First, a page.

I hadn’t heard of Ricardo Legorreta when I arrived in Managua, Nicaragua, in late 2001, but his work was the talk of the town. The founder of the Domino’s pizza chain, Tom Monaghan, a devout Catholic and architecture buff, had financed much of the building of Managua’s new cathedral and he chose Legorreta to design it.

To say the design triggered controversy is not an understatement. The cathedral looks like a nuclear reactor-cum-mosque. Yet it stands as the most notable building in Managua now.

Legorreta is best known as the architect of the Camino Real hotels in Mexico City, Cancun and Ixtapa; the Renault factory in Torreon; Televisa’s headquarters, and the Contemporary Art Museum MARCO in Monterrey. Abroad, his firm designed the Discovery Museum of California; the Main Library of San Antonio, Texas; the Fort Worth Museum of Science and History; the Visual Arts Center in Santa Fe, New Mexico; the addition to the Art Museum of South Texas in Corpus Christi; the Sheraton Hotel in Bilbao, Spain; the community center of the American University of Cairo, and buildings for Texas A&M, Georgetown and Carnegie Mellon universities at their joint campus in Qatar.

Check out Legorreta speaking in Texas in the video above.  The website for the design firm he set up with his son, Legorreta + Legorreta, has many photos of his projects. I particularly like a high-rise in Guatemala City, known as the Casa Margarita, full of bright colors, naves, interplay of shadows, and an interesting mix of curves, arcs and sharp lines.


On Trotsky, and new uses for pyramids

A surprising bit of world history unfolded in a tranquil corner of the Mexico City neighborhood of Coyoacan in 1940, and over the weekend I went to the museum dedicated to the event. I can highly recommend it, as well as a day trip we made to a rather extraordinary place outside the capital.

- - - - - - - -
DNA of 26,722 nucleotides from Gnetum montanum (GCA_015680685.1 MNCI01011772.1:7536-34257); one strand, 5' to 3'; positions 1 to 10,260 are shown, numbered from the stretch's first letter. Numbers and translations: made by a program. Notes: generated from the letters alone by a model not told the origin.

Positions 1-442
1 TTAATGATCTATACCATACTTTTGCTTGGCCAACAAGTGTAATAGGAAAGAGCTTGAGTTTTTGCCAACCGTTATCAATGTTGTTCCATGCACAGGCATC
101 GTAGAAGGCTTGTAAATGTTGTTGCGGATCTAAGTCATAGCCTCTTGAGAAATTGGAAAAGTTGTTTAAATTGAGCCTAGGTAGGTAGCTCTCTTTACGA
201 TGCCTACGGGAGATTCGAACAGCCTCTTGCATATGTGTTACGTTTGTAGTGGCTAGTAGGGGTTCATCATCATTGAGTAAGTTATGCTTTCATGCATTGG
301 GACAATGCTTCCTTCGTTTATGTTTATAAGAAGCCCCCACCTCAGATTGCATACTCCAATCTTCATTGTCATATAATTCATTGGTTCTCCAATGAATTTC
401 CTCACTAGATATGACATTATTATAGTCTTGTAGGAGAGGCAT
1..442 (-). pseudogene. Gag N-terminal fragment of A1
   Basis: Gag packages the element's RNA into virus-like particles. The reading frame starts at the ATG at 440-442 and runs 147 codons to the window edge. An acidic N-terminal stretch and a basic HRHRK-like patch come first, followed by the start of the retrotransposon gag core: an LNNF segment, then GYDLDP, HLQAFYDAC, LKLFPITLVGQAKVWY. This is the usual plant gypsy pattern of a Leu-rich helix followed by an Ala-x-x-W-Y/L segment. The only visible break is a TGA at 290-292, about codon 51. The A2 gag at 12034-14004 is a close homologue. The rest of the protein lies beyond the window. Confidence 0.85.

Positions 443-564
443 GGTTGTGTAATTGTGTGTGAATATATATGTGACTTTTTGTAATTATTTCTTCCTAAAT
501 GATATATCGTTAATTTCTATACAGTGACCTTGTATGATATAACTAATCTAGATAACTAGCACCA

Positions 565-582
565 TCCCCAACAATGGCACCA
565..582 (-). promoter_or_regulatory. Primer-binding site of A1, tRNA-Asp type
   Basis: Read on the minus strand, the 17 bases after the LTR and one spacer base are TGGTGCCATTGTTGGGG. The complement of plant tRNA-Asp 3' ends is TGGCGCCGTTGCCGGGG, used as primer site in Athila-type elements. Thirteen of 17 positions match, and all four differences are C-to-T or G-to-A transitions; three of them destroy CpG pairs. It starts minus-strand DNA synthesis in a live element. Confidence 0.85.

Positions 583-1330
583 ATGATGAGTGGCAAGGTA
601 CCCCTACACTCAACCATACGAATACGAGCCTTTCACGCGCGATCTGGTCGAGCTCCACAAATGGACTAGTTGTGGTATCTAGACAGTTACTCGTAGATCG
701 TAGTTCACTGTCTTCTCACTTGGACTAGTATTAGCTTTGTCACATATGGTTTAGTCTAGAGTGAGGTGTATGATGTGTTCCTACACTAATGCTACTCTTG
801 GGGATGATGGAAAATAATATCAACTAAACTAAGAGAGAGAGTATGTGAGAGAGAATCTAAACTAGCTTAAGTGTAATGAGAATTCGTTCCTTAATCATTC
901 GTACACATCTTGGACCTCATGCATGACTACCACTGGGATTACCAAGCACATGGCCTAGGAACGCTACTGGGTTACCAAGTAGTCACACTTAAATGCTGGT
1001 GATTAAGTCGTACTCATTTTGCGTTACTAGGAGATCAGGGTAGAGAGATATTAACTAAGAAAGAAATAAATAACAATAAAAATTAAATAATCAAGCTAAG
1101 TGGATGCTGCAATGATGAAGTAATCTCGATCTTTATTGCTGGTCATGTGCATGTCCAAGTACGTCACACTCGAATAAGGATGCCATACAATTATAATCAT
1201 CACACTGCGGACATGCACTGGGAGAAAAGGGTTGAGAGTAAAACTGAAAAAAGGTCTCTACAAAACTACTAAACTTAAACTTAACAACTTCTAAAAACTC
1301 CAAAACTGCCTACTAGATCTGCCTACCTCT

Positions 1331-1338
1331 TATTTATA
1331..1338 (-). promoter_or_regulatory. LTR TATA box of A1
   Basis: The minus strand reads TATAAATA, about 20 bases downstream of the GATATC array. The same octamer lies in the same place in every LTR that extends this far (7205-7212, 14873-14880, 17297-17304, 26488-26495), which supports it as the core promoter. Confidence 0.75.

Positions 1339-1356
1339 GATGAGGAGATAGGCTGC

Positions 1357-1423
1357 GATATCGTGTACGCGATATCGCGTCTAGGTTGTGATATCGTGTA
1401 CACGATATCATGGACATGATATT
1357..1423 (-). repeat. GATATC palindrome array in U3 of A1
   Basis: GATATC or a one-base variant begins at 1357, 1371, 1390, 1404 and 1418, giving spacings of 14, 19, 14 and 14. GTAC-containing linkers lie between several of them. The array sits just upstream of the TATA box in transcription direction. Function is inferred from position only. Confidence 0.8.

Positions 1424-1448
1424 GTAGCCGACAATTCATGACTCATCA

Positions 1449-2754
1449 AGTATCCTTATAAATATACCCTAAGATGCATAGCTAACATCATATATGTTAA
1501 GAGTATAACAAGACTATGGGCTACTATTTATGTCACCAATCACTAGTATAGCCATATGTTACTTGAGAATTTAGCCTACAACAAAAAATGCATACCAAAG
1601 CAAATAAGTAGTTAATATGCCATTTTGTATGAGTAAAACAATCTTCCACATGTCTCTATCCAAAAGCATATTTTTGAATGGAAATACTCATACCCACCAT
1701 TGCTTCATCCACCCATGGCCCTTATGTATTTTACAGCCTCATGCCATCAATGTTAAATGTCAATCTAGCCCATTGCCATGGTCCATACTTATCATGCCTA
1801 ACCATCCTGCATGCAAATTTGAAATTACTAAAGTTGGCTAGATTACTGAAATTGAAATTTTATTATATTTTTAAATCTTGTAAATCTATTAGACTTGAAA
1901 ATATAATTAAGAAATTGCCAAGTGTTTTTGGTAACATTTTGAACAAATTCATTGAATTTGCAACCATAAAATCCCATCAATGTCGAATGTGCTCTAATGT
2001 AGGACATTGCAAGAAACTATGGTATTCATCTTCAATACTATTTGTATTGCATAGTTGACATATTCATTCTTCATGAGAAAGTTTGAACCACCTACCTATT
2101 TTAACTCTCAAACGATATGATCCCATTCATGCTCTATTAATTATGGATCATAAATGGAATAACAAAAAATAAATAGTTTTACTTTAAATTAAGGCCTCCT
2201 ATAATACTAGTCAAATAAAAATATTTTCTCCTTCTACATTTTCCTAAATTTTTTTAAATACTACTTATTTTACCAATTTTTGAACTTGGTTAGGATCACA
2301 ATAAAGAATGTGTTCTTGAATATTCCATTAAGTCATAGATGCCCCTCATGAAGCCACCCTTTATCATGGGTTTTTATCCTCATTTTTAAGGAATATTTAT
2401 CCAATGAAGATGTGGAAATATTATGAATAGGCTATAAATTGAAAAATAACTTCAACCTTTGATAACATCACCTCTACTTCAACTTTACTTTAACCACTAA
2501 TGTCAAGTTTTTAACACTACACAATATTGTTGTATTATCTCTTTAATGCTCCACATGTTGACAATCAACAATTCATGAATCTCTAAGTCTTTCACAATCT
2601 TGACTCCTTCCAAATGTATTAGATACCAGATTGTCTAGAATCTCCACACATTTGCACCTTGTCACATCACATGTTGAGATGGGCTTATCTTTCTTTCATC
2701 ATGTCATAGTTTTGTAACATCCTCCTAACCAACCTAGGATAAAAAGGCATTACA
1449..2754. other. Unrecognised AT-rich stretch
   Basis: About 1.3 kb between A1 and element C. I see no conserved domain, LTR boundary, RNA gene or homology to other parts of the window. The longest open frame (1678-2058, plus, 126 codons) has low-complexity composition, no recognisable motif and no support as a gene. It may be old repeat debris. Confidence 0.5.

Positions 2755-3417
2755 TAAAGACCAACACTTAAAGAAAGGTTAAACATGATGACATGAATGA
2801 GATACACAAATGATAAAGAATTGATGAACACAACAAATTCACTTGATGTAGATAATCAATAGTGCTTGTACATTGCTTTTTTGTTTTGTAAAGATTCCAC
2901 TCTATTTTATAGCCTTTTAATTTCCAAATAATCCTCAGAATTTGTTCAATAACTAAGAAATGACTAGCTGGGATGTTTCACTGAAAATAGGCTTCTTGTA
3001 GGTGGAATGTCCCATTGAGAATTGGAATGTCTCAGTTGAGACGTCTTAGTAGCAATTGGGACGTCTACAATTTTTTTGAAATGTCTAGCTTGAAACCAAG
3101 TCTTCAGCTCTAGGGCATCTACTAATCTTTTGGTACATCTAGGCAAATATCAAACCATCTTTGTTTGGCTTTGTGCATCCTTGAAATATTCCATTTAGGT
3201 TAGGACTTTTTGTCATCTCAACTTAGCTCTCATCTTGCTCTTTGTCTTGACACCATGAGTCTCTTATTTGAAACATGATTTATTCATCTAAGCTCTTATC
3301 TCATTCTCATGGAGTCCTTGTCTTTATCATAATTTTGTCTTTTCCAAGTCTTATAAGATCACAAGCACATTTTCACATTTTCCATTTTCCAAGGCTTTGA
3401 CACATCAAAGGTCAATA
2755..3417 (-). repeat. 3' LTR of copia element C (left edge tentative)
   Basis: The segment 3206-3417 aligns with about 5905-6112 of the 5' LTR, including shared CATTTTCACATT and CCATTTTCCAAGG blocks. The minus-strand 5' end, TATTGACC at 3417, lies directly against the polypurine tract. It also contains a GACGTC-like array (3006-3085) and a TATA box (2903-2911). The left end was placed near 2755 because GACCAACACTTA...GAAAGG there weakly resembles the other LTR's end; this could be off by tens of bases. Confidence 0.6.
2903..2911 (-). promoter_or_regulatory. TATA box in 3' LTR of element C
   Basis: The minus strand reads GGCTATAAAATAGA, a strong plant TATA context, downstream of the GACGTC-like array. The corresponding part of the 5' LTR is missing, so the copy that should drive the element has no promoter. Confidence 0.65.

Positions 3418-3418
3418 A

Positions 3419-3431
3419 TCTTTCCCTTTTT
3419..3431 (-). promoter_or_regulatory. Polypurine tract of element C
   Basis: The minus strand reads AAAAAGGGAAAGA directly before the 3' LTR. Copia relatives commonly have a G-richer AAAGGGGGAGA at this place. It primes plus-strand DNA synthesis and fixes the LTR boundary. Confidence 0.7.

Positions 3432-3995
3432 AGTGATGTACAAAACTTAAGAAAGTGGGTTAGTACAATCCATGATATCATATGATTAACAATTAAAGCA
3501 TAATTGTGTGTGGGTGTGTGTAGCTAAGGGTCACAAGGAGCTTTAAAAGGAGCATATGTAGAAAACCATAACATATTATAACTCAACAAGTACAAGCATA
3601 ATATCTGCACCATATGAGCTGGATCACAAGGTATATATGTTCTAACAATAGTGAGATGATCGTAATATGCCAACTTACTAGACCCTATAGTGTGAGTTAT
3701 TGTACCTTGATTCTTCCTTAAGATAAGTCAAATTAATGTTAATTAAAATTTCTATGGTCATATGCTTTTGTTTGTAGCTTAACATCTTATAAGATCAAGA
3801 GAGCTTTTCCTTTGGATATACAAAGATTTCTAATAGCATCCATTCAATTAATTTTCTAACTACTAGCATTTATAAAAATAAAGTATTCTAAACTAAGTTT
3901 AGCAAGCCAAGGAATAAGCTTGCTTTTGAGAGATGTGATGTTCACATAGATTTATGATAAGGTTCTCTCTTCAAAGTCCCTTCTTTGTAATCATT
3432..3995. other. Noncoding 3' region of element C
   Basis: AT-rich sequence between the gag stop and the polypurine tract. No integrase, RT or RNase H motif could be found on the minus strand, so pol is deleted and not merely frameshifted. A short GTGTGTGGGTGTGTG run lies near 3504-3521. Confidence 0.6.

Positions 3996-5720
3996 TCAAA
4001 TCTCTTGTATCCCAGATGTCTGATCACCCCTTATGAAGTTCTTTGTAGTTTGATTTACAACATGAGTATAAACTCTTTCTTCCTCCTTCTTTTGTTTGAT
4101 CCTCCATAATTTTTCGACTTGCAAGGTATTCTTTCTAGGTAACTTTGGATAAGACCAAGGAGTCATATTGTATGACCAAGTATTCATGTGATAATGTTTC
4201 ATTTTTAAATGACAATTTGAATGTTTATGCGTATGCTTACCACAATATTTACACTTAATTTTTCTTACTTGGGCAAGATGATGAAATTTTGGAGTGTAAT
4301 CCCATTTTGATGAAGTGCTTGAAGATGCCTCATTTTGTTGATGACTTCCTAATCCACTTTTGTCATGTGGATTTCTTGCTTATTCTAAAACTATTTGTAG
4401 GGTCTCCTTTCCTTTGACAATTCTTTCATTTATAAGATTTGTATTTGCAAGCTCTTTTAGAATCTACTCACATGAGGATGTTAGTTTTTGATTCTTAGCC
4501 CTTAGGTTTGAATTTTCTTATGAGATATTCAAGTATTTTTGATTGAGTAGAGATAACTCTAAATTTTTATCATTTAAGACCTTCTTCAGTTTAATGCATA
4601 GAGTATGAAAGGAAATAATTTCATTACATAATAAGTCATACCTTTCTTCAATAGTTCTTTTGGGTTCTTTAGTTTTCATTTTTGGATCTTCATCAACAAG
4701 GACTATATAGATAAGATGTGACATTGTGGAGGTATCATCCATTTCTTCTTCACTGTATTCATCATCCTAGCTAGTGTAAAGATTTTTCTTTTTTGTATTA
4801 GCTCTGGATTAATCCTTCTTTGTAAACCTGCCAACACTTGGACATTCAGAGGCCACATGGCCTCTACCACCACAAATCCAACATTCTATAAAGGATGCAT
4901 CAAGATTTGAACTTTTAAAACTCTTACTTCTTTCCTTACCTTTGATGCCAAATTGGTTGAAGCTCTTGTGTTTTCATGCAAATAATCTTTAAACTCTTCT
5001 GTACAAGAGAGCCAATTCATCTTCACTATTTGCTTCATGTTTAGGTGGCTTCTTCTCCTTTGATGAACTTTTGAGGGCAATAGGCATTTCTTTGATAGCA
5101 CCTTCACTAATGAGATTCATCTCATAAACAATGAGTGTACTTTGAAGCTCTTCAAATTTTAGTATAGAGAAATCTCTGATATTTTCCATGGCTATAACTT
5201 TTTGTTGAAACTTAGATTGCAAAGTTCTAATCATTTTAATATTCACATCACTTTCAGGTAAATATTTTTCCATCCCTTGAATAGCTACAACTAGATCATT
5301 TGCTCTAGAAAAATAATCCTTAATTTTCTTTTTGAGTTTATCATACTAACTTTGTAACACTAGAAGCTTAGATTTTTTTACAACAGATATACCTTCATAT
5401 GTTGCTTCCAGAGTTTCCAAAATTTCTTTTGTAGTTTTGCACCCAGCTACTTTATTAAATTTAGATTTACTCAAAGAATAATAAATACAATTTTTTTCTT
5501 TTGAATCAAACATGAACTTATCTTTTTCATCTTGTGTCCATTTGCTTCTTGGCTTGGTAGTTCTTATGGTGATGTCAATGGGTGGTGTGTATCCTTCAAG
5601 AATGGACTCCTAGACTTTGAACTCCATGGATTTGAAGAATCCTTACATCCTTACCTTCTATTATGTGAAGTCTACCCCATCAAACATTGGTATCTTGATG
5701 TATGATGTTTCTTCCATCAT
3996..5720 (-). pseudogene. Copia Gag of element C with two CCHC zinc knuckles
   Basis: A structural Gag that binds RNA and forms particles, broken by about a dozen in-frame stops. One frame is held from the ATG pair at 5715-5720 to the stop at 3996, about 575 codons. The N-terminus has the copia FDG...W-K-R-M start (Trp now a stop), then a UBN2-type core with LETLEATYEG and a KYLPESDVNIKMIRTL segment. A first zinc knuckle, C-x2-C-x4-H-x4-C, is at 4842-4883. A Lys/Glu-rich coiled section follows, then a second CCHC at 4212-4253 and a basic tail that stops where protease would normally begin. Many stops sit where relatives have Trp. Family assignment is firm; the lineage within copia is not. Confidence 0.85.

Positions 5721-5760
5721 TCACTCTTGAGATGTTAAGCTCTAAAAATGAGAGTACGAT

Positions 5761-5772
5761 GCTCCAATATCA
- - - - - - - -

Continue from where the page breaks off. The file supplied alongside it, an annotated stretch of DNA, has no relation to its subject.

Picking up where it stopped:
IMG_0302 Tucked in a tranquil corner of Coyoacan is the Leon Trotsky Museum, which documents how the iconic socialist leader fled the Soviet Union, hounded out by Josef Stalin, passing through Turkey, France, Norway and onward until he ended up in Mexico City.

It was here where as he sat in his study, a Spanish agent of Stalin who had gained the confidence of one of his secretaries buried an ice pick in his head on Aug. 20, 1940.

The Trotsky Museum has survived better than the Soviet Union, but like socialism in general it has seen better days.

Still, it is a remarkable repository of photos, and the brick home where Trotsky lived with his Russian wife Natalia, and briefly his grandson, is kept just as it was for the years he dwelled there. The books in multiple languages are lined up in bookshelves, and more than 70 bullet holes pock the walls (see photo above) where Trotsky survived an earlier assassination attempt partly organized partly by none other than the famed Mexican muralist David Siqueiros, a diehard Stalinist.

On Sunday, we went to Cholula, a town near Puebla famed for an iconic church built more than four centuries ago on top of a great pre-Columbian pyramid. You may have seen photos of the church, which features regularly on tourism posters for Mexico.

IMG_0402 The pyramid, now largely covered with vegetation, stands 180 feet above the surrounding plain, and the Our Lady of Remedies church is at its peak. The church was started in 1594, and I kept thinking that it was older than even Jamestown in Virginia. 

A steady wind blew and Mexican children flew kites from the flanks.

At the bottom were vendors and we tried pozol, the ancient drink made from cacao (the base for chocolate) and ground corn. It was served to us from a large clay vat, and as she stirred the vendor described to us how important it was to maintain the froth on top.

Can’t say I’d go back for a refill. But it certainly tasted nutritious. And the trip overall was fascinating. To get there, one takes the highway to Puebla that goes along the northern flank of Ixtaccihuatl, one of Mexico’s tallest volcanoes. At its highest point, the road is flanked by evergreen trees and any sense of being in a subtropical area vanishes.




This blog is written by Tim Johnson, the Mexico bureau chief for McClatchy Newspapers.